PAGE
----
By Charlie Herbert
Brand has denied the allegations.
Stand-up comic Daniel Sloss has gone on the record to support the rape and sexual assault allegations against Russell Brand.
On Saturday, Channel 4 and the Times released a joint investigation into Brand, in which the comedian was accused of rape, sexual assault and emotional abuse.
Five women shared their stories with the Times and Channel 4 Dispatches. The alleged incidents are said to have taken place between 2006 and 2013. During this time Brand was a presenter on BBC Radio 2 and Channel 4 and starred in several Hollywood films.
The Times and Dispatches have spent a year looking into Brand’s “treatment of women”.
Brand denies the accusations.
As part of the Dispatches programme, Daniel Sloss went on the record to support the allegations from the women.
Sloss was presented as the only comedian who was approached that agreed to come forward to discuss Brand’s alleged actions.
The Scottish comic claimed to have heard about Brand’s behaviour whilst working in the comedy industry. He alleged that female comedians set up messaging groups to discuss people within the industry to avoid, and that Brand was one of the names mentioned.
During the documentary, it was said that journalists from the Dispatches team had seen messages from a WhatsApp group that discussed Brand.
Speaking to the Times, Sloss said: “I know for many, many years that women have been warning each other about Russell.”
On social media, some have been sharing clips from Sloss’ previous stand-up show in which he discusses having a friend whose behaviour towards women he “ignored.”
In the clip from a 2018 stand-up show, he goes on to say: “If I’m being 100 per cent honest with myself, were there signs in my friend’s behaviour over the years towards women that I ignored? The answer is yes.
“And then he raped my friend, and that’s on me until the day I die.”
Most of the women who allege that Brand raped or sexually assaulted them have asked to remain anonymous.
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Amongst the allegations made in the investigation was that crew members at Channel 4 felt like they were “taking lambs to slaughter” after claiming Brand identified women in the audience of a Big Brother spin-off show that he would like to pursue for sex.
The show also made allegations relating to Brand’s demeanour at work, his attitude to women within his workplace, along with more serious claims, including that he exposed himself to colleagues and suggested that they might want to perform oral sex on him.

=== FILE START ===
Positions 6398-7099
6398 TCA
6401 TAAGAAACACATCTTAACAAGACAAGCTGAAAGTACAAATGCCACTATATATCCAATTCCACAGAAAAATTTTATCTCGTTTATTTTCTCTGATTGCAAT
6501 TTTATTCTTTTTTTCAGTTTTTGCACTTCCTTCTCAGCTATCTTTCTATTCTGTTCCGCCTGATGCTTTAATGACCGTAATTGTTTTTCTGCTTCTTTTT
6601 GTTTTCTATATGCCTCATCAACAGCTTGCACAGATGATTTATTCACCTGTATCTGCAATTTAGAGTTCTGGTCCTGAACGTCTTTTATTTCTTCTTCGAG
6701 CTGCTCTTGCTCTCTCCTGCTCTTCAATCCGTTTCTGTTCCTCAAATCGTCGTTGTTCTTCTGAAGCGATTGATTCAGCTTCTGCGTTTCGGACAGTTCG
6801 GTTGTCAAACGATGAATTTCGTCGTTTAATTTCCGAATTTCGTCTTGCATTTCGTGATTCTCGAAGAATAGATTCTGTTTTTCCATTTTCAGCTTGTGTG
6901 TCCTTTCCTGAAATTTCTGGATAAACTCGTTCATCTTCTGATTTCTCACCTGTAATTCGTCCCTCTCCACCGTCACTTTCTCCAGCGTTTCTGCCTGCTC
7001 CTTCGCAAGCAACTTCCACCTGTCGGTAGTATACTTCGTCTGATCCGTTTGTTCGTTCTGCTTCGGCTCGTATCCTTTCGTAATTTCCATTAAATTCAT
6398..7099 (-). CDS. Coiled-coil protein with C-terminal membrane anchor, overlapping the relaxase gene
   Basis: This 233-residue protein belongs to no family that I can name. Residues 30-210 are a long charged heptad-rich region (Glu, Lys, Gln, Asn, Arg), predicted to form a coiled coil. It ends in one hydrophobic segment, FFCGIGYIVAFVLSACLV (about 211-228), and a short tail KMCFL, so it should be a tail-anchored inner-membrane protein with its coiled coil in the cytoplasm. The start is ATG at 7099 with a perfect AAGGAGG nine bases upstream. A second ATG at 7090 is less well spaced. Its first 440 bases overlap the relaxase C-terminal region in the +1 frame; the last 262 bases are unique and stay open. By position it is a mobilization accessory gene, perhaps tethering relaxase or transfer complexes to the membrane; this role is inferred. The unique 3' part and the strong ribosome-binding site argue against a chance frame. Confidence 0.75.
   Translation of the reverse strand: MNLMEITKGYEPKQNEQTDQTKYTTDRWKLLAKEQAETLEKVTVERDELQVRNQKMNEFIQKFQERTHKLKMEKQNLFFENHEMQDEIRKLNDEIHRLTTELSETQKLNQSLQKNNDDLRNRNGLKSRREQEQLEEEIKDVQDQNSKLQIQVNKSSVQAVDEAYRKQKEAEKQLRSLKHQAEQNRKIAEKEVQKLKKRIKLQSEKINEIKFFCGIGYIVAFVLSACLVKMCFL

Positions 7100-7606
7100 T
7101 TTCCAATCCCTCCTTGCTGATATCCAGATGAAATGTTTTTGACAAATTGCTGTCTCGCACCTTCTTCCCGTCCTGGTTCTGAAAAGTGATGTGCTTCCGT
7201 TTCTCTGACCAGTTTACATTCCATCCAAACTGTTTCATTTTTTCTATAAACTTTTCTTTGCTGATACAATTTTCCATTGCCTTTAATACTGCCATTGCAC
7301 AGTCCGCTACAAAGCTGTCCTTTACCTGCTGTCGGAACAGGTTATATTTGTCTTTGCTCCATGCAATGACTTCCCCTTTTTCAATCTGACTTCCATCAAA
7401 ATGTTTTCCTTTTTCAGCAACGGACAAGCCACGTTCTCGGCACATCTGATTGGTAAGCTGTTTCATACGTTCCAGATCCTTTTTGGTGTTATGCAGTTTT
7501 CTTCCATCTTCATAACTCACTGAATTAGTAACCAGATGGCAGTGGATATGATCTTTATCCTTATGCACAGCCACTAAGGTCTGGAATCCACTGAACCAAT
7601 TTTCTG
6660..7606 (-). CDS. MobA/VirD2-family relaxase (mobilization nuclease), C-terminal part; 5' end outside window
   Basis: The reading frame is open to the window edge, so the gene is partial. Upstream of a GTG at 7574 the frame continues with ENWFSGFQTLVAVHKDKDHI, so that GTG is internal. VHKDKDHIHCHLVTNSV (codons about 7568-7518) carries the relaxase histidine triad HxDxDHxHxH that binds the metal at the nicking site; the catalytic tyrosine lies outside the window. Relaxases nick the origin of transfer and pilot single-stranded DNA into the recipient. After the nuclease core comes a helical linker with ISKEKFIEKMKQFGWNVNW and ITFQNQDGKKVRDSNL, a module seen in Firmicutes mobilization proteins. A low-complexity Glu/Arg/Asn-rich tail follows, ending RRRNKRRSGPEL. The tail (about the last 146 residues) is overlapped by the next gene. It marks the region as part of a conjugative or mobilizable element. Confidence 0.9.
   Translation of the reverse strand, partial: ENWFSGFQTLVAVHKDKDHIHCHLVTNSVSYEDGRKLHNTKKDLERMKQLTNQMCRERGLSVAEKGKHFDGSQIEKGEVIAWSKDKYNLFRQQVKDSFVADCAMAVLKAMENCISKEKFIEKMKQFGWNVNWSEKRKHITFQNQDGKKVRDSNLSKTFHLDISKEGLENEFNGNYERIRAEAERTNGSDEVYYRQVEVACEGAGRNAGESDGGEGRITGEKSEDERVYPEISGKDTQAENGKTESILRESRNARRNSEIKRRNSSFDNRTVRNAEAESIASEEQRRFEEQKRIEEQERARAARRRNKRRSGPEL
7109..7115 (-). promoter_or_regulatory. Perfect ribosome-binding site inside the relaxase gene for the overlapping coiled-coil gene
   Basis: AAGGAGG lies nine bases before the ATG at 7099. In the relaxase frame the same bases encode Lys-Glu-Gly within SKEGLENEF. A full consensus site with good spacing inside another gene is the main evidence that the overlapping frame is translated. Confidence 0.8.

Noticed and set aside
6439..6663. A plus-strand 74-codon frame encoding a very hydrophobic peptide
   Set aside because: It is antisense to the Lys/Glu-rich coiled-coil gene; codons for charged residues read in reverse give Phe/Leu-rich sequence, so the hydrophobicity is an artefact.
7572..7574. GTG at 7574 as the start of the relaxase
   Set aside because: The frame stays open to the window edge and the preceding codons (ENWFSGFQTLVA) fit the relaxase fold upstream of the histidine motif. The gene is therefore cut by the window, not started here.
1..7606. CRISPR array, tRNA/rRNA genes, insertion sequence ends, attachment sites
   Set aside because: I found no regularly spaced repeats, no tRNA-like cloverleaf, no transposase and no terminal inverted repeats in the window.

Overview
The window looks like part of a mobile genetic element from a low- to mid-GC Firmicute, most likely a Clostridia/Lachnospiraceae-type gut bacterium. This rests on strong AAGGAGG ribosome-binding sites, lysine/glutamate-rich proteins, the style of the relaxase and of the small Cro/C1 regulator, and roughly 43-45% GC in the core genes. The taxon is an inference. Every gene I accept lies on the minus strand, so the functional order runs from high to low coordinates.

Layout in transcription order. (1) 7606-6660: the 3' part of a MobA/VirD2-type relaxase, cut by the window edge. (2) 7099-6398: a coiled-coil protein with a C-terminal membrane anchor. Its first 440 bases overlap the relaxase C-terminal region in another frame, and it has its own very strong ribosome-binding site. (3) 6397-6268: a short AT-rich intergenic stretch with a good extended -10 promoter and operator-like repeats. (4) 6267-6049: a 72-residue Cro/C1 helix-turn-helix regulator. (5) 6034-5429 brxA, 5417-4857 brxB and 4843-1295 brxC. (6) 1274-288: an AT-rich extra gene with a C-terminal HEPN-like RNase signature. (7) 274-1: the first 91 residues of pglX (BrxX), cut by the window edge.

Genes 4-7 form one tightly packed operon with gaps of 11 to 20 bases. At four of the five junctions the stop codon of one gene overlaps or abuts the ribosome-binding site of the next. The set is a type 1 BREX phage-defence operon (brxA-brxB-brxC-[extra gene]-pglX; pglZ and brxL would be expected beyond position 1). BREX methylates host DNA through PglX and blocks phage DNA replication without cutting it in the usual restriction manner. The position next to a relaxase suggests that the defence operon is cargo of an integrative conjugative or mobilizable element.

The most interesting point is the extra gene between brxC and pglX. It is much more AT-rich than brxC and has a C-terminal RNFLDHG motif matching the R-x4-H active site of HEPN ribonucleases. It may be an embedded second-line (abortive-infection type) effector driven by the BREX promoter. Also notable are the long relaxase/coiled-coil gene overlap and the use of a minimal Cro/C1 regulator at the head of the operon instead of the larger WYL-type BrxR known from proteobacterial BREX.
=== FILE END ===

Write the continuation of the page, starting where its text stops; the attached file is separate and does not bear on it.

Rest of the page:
On Friday evening, before the investigation was published and the Dispatches documentary aired, Brand released a video in which he denied the allegations.
He said: “I’ve received two extremely disturbing letters or a letter and an email. One from a mainstream media TV company, one from a newspaper listing a litany of extremely egregious and aggressive attacks, as well as some pretty stupid stuff like my community festival should be stopped, that I shouldn’t be able to attack mainstream media narratives on this channel.
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“But amidst this litany of astonishing rather baroque attacks, are some very serious allegations that I absolutely refute.
“These allegations pertain to the time when I was working in the mainstream, when I was in the newspapers all the time, when I was in the movies. As I’ve written about extensively in my books, I was very, very promiscuous.
“Now, during that time of promiscuity, the relationships I had were absolutely always consensual. I was always transparent about that then, almost too transparent, and I’m being transparent about it now as well.
“And to see that transparency metastasised into something criminal that I absolutely deny makes me question, is there another agenda at play?
“Particularly when we’ve seen coordinated media attacks before, like with Joe Rogan, when he dared to take a medicine that the mainstream media didn’t approve of, and we saw a spate of headlines from media outlets across the world using the same language.”
He continued: “I’m aware that you guys have been saying in the comments for a while ‘watch out, Russell. They’re coming for you, you’re getting too close to the truth, Russell Brand did not kill himself’.
“I know that a year ago there was a spate of articles – Russell Brand’s a conspiracy theorist, Russell Brand’s right wing. I’m aware of news media making phone calls, sending letters to people I know for ages and ages.
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“It’s being clear to me, or at least it feels to me like there’s a serious and concerted agenda to control these kind of spaces and these kind of voices. And I mean, my voice along with your voice.
“I don’t mind them using my books and my stand-up to talk about my promiscuous consensual conduct in the past. What I seriously refute are these very, very serious criminal allegations.
“Also, it’s worth mentioning that there are witnesses whose evidence directly contradicts the narrative that these two mainstream media outlets are trying to construct, apparently, in what seems to me to be a coordinated attack.
“Now, I don’t wanna get into this any further because of the serious nature of the allegations, but I feel like I’m being attacked and plainly they’re working very closely together. We are obviously going to look into this matter ’cause it’s very, very serious.”
If you’ve been the victim of sexual assault, you can access help and resources via www.drcc.ie or calling the national telephone helpline on 1800 77 8888.
This article originally appeared on Joe.co.uk.
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